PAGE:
What makes a community project successful?

This past spring, my friends Paul and Caroline came to me with an idea. They had seen the Philadelphia mural arts project and wanted to talk about ways we could bring public art to Bethlehem. It seemed like such a fun idea that I immediately said I’d love to be involved. The ART (Art on the Rail Trail) committee formed this past spring and in short order we selected the first site, started a public awareness campaign and kicked off our fundraising. We set an aggressive goal to have the first mural installed along the Albany County Helderberg Hudson Rail Trail this fall and last weekend we celebrated with an unveiling ceremony and reception. If you haven’t seen it yet, it’s at 90 Adams St in Delmar and it’s pretty terrific. We are hoping this is the first of many art installations up and down the trail so keep your eye out for more!

Being a part of the ART project got me thinking about how ideas become reality. Not to overstate it, but I think in many ways this project’s execution is a road map for successful grassroots community efforts.

Here is a list of what I think we did right:

Getting good help As great as the three of us are, we never could have done it without enlisting the help of other knowledgeable and committed community members. None of us are artists, but luckily we happen to know a few and their insider information was invaluable (otherwise the first mural would likely have been painted by an unruly bunch of middle schoolers - not that that wouldn’t be cool but what we ended up with is so much better). Also having the support of established community organizations was critical. In this case, it was the Mohawk Hudson Land Conservancy, the Town of Bethlehem and the Bethlehem Chamber of Commerce that each played an integral role in moving this project forward.

Having a clear focus This project was easy to keep on track because our goal (one mural by Fall 2017) was clear and concise. Don’t get me wrong, there were a lot of steps in the process but we always knew where we were going and that made it a lot easier.

Setting a deadline and telling everyone about it Each time we would hit a minor roadblock and we’d get nervous about the timing, I would remind the committee that we had to have it done by November, after all that is what we had been telling everyone all summer long. While it wouldn’t have been the end of the world if we had had to wait, not really giving ourselves that option kept the momentum going.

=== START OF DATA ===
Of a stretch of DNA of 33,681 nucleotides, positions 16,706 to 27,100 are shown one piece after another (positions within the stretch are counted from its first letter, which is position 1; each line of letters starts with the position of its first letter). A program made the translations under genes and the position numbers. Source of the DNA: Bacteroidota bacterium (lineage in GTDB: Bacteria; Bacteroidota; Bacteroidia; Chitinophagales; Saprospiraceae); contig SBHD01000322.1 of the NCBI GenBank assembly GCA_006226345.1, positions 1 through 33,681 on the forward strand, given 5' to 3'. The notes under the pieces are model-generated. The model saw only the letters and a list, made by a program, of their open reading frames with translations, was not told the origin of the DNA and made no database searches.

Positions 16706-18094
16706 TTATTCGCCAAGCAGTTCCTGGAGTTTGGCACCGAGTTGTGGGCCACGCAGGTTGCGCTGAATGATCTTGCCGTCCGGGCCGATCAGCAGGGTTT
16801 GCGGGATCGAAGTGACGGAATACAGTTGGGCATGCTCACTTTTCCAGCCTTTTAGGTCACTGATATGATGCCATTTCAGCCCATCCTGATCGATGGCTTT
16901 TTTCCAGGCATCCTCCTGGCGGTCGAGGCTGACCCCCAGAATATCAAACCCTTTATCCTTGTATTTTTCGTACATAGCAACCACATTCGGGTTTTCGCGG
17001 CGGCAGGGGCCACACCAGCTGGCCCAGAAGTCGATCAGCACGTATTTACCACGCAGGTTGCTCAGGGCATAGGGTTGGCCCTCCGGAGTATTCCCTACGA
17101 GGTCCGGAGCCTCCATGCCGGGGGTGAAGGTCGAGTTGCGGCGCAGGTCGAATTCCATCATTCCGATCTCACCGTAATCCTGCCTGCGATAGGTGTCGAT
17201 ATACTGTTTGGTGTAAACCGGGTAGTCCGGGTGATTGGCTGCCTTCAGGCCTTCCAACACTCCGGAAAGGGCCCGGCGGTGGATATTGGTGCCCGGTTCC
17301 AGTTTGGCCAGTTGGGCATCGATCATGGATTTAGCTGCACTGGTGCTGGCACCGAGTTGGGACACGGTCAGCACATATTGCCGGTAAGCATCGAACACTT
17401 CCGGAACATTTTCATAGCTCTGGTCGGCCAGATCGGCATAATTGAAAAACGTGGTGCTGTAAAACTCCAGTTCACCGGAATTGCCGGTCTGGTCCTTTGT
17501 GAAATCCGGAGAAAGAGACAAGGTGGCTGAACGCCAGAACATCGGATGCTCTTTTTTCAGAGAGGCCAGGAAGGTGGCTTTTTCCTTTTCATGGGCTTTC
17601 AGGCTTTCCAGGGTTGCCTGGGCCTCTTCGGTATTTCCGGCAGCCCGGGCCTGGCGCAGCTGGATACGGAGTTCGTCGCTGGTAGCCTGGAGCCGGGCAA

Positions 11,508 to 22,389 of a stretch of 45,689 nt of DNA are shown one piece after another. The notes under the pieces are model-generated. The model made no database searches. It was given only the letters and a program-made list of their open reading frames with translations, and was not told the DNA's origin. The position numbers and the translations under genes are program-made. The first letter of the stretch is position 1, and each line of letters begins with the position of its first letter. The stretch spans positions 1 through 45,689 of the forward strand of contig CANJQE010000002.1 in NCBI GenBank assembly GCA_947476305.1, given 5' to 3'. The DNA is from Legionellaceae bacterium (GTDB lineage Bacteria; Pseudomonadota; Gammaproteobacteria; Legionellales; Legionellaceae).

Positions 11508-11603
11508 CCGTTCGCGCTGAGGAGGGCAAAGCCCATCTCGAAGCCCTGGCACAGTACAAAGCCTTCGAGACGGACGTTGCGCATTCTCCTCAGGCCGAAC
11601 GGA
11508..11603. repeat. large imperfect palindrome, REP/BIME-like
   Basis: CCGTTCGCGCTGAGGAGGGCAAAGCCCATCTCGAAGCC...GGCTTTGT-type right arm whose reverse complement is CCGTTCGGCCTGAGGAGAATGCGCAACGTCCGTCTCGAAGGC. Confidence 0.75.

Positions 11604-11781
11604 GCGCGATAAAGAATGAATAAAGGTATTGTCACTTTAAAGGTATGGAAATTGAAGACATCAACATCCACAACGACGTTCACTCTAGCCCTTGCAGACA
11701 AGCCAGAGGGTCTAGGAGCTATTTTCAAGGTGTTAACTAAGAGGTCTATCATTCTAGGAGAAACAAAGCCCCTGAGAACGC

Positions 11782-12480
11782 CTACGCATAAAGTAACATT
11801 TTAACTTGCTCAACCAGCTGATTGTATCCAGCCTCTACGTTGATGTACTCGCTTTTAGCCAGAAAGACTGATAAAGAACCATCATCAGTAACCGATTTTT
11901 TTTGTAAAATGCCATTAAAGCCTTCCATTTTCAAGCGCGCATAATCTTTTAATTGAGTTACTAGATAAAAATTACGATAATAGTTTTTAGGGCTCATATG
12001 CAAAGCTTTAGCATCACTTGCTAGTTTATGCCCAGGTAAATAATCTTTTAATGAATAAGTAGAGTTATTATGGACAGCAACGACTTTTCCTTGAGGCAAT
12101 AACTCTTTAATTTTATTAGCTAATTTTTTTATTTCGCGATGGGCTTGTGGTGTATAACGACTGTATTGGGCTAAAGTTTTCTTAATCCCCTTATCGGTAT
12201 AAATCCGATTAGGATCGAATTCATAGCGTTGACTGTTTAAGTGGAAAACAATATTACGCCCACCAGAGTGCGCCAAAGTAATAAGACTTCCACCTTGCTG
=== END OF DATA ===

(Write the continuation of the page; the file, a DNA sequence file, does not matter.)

Engaging the community Now this is where a bit of luck factors into the equation. We happen to be located in Bethlehem, a community known for its involved and active citizens and local businesses. Tables at the local farmers markets netted small donations, the handful of business sponsor requests were overwhelmingly met with a yes and our one fundraising event was a great success. A surprise grant award from the AARP’s 2017 Livable Communities Challenge enabled the committee to exceed its fundraising goal.

Nagging This is where I shine. If there’s one thing I am good at, it’s sending out email reminders. My attitude is you can never remind too much. Well, you probably can but hopefully I didn’t overdo it. The point is, a successful project needs someone in charge who is keeping track of the tasks and the deadlines and making sure everyone is doing what they said they would.

Make it rewarding and fun Probably all of us can recall a time we volunteered for something that was neither rewarding nor fun (I still have flashbacks to a tense experience volunteering at my daughter’s fifth grade musical). I don’t know anyone who isn’t busy so if you are going to ask someone to donate their time and energy to a project, it should provide the volunteer a sense of satisfaction. While I am sure not every meeting was a laugh riot, I think I can speak for the other committee members when I say that we all felt a true sense of pleasure at seeing the first mural completed and receiving the positive feedback from community members.

Who knows what will become of the ART committee and how many pieces of art we will ultimately install along the rail trail? Like any new project, we will likely struggle with sustaining volunteer interest, raising funds for each installation and staying focused as we grow but I do hope that we are able to weather those challenges. If I have my way there will be murals on buildings and sculptures dotting the landscape up and down the length of the trail.